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Submission + - Introducing Artifacts To Students (artifactsteach.com)

mattarleth writes: Artifacts represent particular aspects of culture and history. They’re tools for teaching that provide visual clues into the past. Think of using 3D artifacts in the classroom in a theatric sense – as teaching props. They grab students’ attention with strange objects they’ve never seen, and show them the difficulty of understanding anything outside of context. These resources for teachers spark students’ imaginations and encourage engagement. After observing and analyzing 3D artifacts in the classroom, the teacher can then help students connect them to the culture being studied. Teaching with artifacts helps students think about the nature of context and how important it is to understanding.

Comment Re:some data (Score 4, Informative) 668

That's strange. If the coverage level is the same, why would there be 2-3x fewer cases in 2004-2008 when compared to 1990?

There's a transient effect of the current infection rate on future rates. If you have the same immunization coverage, but fewer people are infected, the likelihood of a non-immunized person coming in contact with a carrier is lower, thus the present infection rate will be lower.

Submission + - Computer Glitch Creates Voting Precinct With No Residents (startribune.com)

phishead writes: "Barry Clegg, who chairs the line-drawing Charter Commission elaborated that the software "could not draw the line around the edge of the lake without putting a census block in the wrong ward; it would just connect along the shortest distance between two points, which meant a line across the lake.""

Submission + - Why dissonant music sounds 'wrong' (nature.com) 1

ananyo writes: "Many people dislike the clashing dissonances of modernist composers such as Arnold Schoenberg. But what’s our problem with dissonance?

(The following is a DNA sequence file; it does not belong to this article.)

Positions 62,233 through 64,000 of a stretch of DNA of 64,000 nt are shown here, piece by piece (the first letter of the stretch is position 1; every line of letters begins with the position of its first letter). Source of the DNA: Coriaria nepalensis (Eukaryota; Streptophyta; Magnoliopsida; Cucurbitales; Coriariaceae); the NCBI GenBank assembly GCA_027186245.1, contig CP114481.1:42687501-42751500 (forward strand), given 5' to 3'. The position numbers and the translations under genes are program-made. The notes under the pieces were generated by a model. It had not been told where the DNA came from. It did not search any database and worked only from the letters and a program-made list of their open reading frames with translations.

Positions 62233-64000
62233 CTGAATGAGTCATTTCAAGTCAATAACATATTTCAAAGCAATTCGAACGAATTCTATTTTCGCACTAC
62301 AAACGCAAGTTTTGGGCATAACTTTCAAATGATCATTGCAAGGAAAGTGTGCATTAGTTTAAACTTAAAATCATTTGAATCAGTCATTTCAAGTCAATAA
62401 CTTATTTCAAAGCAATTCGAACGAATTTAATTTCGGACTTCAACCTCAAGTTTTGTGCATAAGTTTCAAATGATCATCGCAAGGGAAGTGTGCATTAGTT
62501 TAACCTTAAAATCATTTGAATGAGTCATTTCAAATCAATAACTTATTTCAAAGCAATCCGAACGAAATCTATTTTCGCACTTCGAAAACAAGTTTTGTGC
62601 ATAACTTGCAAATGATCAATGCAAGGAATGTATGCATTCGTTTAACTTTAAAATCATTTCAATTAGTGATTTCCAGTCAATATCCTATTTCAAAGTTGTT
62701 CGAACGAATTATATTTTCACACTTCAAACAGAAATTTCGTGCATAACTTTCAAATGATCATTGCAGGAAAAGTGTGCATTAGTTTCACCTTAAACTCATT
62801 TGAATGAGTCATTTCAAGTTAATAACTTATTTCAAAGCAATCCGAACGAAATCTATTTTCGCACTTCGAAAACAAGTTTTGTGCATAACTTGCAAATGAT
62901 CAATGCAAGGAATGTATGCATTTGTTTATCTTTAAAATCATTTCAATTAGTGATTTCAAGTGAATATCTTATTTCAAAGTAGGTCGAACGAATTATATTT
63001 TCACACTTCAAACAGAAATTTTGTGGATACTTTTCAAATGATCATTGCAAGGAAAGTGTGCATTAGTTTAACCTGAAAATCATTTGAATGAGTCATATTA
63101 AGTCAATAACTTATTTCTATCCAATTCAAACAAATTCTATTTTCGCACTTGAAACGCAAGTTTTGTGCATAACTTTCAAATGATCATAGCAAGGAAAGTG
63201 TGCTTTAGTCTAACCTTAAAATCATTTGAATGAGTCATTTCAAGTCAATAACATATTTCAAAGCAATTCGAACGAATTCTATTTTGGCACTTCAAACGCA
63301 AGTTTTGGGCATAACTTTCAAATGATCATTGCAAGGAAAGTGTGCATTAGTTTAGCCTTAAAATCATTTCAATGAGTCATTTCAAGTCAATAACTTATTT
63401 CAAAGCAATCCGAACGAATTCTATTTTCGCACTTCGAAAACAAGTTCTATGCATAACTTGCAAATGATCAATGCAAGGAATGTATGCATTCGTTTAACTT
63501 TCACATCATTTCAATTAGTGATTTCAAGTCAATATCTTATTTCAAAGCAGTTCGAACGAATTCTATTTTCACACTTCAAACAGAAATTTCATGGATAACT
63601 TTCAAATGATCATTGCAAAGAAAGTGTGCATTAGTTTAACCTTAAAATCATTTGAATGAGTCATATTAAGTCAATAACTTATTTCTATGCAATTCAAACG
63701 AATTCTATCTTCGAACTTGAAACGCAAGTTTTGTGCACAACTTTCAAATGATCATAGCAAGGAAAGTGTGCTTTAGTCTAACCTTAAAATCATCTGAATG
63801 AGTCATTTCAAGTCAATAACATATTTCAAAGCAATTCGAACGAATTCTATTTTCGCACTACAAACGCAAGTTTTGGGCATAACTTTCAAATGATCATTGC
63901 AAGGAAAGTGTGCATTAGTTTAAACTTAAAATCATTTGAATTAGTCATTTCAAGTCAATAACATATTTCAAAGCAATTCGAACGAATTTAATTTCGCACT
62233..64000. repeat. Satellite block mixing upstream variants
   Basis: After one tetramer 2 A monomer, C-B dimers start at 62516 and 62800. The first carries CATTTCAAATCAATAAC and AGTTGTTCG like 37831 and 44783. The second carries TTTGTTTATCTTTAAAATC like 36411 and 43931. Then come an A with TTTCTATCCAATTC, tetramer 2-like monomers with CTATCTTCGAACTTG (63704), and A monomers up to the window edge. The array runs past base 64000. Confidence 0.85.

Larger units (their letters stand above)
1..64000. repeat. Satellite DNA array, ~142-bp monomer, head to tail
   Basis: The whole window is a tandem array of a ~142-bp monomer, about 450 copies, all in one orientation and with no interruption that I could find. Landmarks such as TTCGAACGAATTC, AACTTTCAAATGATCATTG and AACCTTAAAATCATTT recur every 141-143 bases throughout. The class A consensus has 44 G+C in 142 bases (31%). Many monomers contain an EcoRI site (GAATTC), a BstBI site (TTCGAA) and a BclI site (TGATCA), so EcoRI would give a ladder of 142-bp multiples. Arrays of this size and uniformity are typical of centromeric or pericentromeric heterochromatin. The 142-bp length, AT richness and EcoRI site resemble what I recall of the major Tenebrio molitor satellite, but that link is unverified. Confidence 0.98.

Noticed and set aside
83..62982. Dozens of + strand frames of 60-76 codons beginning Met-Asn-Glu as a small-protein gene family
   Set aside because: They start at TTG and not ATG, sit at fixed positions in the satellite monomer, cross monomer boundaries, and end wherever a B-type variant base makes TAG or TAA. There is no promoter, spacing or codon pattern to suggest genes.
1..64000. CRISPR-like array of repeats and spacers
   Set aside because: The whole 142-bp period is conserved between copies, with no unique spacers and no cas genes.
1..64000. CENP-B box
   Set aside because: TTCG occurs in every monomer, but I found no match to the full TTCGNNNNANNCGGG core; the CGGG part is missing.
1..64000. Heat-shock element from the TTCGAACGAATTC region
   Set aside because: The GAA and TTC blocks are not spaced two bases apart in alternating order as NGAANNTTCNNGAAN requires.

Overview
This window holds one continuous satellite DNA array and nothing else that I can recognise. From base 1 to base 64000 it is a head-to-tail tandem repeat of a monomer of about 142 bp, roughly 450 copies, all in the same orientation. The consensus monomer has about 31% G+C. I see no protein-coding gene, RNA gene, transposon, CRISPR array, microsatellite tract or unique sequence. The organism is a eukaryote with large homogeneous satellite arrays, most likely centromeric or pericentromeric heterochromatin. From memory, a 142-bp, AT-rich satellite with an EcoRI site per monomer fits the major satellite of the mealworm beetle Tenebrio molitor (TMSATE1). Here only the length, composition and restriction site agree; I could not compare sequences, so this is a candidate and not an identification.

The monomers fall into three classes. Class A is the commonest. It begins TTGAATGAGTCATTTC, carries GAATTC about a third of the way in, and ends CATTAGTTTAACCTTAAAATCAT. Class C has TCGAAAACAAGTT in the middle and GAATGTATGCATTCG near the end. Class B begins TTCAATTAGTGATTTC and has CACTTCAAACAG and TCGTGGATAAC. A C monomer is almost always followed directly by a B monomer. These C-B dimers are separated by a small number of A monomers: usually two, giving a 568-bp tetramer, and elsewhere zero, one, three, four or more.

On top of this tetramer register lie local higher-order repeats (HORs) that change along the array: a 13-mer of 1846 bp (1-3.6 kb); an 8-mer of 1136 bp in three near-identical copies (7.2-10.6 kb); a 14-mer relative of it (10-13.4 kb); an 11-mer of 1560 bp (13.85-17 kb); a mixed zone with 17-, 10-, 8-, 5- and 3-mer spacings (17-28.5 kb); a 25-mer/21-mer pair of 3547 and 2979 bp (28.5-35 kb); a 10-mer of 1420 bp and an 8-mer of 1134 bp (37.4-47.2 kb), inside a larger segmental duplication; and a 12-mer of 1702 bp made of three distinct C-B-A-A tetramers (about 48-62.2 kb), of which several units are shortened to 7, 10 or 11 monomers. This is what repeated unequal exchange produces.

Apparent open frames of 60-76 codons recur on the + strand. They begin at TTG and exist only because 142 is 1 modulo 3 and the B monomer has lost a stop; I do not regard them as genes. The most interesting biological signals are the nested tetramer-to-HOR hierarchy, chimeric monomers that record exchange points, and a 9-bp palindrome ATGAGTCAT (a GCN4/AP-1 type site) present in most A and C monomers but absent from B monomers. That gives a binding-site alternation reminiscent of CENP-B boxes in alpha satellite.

There has long been thought to be a physiological reason why at least some kinds of dissonance sound jarring. Two tones close in frequency interfere to produce 'beating': what we hear is just a single tone rising and falling in loudness. If the difference in frequency is within a certain range, rapid beats create a rattling sound called roughness. An aversion to roughness has seemed consistent with the common dislike of intervals such as minor seconds.
Yet when cognitive neuroscientist Marion Cousineau of the University of Montreal in Quebec and her colleagues asked amusic subjects (who cannot distinguish between different musical tones). to rate the pleasantness of a whole series of intervals, they showed no distinctions between any of the intervals but disliked beating as much as people with normal hearing.
Instead the researchers propose that harmonicity is the key. Notes contain many overtones — frequencies that are whole-number multiples of the basic frequency in the note. For consonant 'pleasant sounding' intervals the overtones of the two notes tend to coincide as whole-number multiples, whereas for dissonant intervals this is no longer the case.
The work suggests that harmonicity is more important than beating for dissonance aversion in normal hearers (abstract)."

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